I have made very little secret of the fact that I’m a huge supporter of the SpaceX-backed ‘Starlink’ internet project. Through the launch of around 1,650 satellites (so far) the aim is to bring full, and fast, internet coverage to the entire world. With users already able to sign up for the service in America, the UK, and various European countries, it has so far, despite its rather expensive price, proven to be very popular.
Accessing the internet via a satellite dish (not dissimilar to how you might receive your television signal), the only real issue with connectivity are objects surrounding your house (such as trees) that may block your connection. – Following an update to the Starlink app, however, (as reported by Twitter user ‘@reckless‘) people are now able to literally scan the sky to determine what would be the best location to place their dish.
As demonstrated in the video below, following an update to the Starlink app, users are now able to scan the sky where they intend to install their satellite dish and be given an immediate report as to how good the location is, and more importantly, if there are any potential objects that could interfere with the signal. Given that you have to set up the dish yourself, this new addition should make the process exceptionally easier for users to ensure that they put their device in the most advantageous place possible. And, in theory, a good placement will likely result in not only faster speeds, but a significantly more reliable connection.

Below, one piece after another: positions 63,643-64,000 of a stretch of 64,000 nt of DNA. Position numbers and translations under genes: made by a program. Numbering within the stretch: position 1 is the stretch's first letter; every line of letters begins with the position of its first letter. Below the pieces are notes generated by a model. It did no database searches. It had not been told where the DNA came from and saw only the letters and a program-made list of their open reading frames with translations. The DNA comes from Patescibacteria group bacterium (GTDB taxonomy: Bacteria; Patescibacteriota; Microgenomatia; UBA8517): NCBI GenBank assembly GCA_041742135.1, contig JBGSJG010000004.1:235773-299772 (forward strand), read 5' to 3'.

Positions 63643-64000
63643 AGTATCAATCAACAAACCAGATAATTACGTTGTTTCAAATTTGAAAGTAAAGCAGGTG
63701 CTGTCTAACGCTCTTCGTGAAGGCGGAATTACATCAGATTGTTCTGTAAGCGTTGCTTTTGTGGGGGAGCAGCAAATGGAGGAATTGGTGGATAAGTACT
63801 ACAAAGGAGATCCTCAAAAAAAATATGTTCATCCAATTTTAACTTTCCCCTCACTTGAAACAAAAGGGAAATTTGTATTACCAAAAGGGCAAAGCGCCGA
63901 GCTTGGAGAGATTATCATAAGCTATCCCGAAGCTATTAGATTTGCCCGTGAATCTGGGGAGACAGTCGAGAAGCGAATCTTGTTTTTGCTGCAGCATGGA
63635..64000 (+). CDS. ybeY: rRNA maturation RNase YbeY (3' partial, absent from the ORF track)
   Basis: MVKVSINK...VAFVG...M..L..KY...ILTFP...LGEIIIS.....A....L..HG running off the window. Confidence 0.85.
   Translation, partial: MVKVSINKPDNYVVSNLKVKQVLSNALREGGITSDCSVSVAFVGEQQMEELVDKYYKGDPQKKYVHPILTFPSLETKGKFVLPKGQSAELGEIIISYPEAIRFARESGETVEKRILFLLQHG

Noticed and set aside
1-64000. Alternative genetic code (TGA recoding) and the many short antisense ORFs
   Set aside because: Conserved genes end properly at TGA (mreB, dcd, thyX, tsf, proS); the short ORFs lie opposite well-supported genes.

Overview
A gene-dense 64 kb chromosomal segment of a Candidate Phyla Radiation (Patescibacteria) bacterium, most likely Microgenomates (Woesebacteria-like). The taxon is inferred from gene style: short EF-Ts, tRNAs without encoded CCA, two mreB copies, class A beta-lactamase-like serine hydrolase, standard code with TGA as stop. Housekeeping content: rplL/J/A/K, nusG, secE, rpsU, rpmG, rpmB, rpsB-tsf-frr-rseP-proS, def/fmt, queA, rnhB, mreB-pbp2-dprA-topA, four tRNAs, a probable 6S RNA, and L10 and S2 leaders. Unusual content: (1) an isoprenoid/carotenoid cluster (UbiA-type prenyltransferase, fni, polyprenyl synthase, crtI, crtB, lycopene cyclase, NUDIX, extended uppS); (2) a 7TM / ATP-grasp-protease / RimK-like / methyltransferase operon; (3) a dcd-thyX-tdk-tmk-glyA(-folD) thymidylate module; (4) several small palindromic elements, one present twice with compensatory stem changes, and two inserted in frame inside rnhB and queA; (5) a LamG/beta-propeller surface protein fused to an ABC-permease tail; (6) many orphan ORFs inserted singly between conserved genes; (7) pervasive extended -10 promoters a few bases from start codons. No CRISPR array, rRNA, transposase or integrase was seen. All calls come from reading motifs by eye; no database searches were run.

The only real obstacle for Starlink at the moment is its price. Although expected to drop in the future, as more people sign up for the service which will, by proxy, offset the expense of running it, at the time of writing accessing the service in the UK costs around £500 in setup fees and then a subsequent £99 a month subscription charge. Put simply, it’s not cheap!
I do, however, have high hopes that this will drop significantly in the coming years. And for consumers sick to death of paying significant fees for access to the internet via poor and/or outdated telecommunication networks (just in many cases to be rewarded with 2-5MBps internet speeds) Starlink can’t get affordable soon enough!
If you do, incidentally, want to learn more about Starlink, you can check out its official website via the link here!
What do you think? – Let us know in the comments!